All five consciousnesses function in the realm of desire, that is, on the first ground. On the second ground eye-, ear-, and body-consciousness function, but nose-consciousness and tongue-consciousness do not function, because at that level (i.e., at the level of the first dhyana), the smell and taste objects of perception do not exist, nor does the type of morsel-nourishment which is connected with smell and taste. In the first dhyana nourishment takes place through contact rather than through the eating of meals comprised of morsels of food (the first of the four types).
Ordinarily we think only of nourishing our bodies through the intake of ordinary food and drink; however, the Buddhadharma distinguishes Four Kinds of Nourishment:
1) Mouthfuls. This kind is distinguished by the nose and tongue. Its substance is perceived through smell, taste, and contact. This ordinary food, bodily nutriment, changes and decays. It can be gross, solid, or fine. This kind of nourishment takes place only in the realm of desire.
2) Mental Contact. This kind nourishes the body by contact with joyous situations. In other words that the first six consciousnesses--seeing, hearing, smelling, tasting, touching, and cognizing--can have special value as food. Nourishment by contact does not exist independent of the fourth kind of nourishment (see below).
3) Volition. When associated with the sixth consciousness, volition can function as food. It is characterized by desire for perceptual objects, thus aiding the five perceptual organs in attaining their objects. It occurs in all three realms, but does not exist independent of the fourth kind of nourishment. Therefore, the sixth consciousness in itself can have special value as food.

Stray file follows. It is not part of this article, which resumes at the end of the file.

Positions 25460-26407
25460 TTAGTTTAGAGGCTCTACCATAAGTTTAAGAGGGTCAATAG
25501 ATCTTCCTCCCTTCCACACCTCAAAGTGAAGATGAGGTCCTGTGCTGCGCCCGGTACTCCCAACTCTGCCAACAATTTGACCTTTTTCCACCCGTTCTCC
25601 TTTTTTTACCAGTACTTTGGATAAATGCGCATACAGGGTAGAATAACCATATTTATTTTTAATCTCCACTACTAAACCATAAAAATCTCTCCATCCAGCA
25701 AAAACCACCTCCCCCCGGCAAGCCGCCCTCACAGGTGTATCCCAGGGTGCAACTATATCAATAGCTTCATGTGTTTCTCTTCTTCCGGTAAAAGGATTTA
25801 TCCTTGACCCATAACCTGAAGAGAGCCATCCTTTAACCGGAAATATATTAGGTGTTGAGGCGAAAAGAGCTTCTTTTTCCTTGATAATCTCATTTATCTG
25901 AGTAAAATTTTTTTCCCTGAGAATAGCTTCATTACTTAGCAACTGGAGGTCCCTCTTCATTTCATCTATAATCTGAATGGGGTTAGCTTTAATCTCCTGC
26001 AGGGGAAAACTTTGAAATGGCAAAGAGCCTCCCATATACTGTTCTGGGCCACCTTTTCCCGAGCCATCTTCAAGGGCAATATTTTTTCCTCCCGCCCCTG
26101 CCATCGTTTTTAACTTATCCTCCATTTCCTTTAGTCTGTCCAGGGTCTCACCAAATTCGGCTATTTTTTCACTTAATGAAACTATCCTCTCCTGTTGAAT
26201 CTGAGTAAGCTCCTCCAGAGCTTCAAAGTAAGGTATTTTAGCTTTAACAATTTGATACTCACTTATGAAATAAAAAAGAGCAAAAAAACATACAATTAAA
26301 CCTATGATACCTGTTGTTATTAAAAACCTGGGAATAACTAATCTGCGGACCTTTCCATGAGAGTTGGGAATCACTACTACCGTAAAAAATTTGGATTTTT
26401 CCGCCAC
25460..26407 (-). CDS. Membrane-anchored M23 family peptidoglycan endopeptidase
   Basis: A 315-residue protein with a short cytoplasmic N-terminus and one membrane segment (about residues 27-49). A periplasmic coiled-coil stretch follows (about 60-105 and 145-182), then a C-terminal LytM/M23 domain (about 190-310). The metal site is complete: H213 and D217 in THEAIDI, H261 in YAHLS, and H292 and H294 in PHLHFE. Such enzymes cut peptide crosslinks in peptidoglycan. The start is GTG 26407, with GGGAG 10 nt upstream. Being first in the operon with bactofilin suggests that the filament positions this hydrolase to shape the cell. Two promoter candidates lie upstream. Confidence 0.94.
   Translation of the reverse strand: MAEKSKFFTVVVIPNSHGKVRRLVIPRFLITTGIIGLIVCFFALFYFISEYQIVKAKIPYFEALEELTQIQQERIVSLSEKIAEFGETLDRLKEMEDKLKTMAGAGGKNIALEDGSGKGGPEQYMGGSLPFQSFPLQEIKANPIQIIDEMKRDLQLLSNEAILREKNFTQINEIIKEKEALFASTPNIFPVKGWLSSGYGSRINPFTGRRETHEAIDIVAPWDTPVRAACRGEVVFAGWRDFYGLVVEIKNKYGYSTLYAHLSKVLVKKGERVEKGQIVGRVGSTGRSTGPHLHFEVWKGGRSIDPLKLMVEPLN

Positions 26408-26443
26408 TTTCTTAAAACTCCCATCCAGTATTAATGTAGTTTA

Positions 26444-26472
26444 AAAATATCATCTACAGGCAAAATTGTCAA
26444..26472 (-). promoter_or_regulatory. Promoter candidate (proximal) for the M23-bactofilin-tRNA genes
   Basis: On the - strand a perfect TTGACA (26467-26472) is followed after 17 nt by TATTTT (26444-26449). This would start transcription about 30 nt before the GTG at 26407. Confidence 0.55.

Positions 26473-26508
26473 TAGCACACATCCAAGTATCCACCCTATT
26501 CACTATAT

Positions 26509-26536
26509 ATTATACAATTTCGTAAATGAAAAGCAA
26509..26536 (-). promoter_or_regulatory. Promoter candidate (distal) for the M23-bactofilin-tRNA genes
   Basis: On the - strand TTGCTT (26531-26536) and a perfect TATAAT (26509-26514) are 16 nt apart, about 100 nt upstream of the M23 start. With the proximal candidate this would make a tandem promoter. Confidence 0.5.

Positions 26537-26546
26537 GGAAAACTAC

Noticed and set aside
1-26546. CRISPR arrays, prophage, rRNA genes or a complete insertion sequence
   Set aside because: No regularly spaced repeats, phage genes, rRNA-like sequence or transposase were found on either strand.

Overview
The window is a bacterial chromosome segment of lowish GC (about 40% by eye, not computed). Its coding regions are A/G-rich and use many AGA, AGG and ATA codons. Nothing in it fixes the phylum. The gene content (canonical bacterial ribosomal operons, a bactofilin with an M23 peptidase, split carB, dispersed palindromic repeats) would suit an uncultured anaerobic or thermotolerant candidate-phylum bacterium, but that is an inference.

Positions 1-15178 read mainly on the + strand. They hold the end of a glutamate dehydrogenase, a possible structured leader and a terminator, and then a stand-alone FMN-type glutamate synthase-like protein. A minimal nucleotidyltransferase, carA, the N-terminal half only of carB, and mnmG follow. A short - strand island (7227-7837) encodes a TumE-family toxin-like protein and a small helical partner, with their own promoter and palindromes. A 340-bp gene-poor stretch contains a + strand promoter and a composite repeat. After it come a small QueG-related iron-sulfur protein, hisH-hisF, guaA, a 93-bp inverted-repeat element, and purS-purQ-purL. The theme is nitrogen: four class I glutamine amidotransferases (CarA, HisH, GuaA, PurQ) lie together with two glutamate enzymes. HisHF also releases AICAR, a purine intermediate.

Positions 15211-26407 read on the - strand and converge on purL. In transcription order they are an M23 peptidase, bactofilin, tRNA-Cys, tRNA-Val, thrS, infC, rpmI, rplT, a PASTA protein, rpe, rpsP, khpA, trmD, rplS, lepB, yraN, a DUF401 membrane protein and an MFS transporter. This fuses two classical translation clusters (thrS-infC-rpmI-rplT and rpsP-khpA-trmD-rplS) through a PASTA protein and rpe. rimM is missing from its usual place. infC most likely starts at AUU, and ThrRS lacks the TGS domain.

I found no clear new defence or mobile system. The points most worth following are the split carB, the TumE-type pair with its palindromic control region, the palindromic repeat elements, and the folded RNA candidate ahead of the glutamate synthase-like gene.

4) Consciousness. According to the Mahayana it refers to the eighth consciousness. It indicates that consciousness is capable of nourishing the bodily life of sentient beings. Life feeds off the eighth consciousness, the basic life force or life energy. When that life-energy is exhausted, death occurs.
One of the basic ideas here is that the nourishment needed by a being corresponds to its level of vital and conscious life. Coarse food is effective nourishment for a coarse organism but is of no use for a fine one. Higher and higher levels of life and consciousness must be fed with progressively finer and finer kinds of nourishment. Yet in the conditioned world even life on the finest and highest level of consciousness must “eat”.
Beyond the first dhyana, that is, on the third through ninth grounds, none of the five consciousnesses arise.
The Grounds on Which the Consciousnesses Arise